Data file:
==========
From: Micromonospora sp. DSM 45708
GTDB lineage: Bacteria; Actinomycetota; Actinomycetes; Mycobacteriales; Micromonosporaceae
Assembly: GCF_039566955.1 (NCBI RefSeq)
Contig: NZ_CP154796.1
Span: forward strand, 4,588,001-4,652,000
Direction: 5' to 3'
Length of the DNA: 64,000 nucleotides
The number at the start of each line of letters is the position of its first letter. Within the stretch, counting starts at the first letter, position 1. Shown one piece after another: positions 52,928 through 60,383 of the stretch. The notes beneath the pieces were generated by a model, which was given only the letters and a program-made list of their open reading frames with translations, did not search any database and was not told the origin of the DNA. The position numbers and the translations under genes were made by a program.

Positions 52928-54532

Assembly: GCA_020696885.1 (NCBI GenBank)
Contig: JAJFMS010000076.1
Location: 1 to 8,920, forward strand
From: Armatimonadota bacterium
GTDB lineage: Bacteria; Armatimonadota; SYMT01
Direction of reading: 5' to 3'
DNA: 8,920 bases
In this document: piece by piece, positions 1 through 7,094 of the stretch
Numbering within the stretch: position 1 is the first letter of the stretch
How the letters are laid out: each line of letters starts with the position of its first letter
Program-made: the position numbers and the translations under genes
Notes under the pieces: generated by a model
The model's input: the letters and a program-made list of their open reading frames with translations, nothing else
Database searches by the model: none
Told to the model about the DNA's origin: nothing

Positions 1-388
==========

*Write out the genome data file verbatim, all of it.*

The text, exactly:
From: Micromonospora sp. DSM 45708
GTDB lineage: Bacteria; Actinomycetota; Actinomycetes; Mycobacteriales; Micromonosporaceae
Assembly: GCF_039566955.1 (NCBI RefSeq)
Contig: NZ_CP154796.1
Span: forward strand, 4,588,001-4,652,000
Direction: 5' to 3'
Length of the DNA: 64,000 nucleotides
The number at the start of each line of letters is the position of its first letter. Within the stretch, counting starts at the first letter, position 1. Shown one piece after another: positions 52,928 through 60,383 of the stretch. The notes beneath the pieces were generated by a model, which was given only the letters and a program-made list of their open reading frames with translations, did not search any database and was not told the origin of the DNA. The position numbers and the translations under genes were made by a program.

Positions 52928-54532

Assembly: GCA_020696885.1 (NCBI GenBank)
Contig: JAJFMS010000076.1
Location: 1 to 8,920, forward strand
From: Armatimonadota bacterium
GTDB lineage: Bacteria; Armatimonadota; SYMT01
Direction of reading: 5' to 3'
DNA: 8,920 bases
In this document: piece by piece, positions 1 through 7,094 of the stretch
Numbering within the stretch: position 1 is the first letter of the stretch
How the letters are laid out: each line of letters starts with the position of its first letter
Program-made: the position numbers and the translations under genes
Notes under the pieces: generated by a model
The model's input: the letters and a program-made list of their open reading frames with translations, nothing else
Database searches by the model: none
Told to the model about the DNA's origin: nothing

Positions 1-388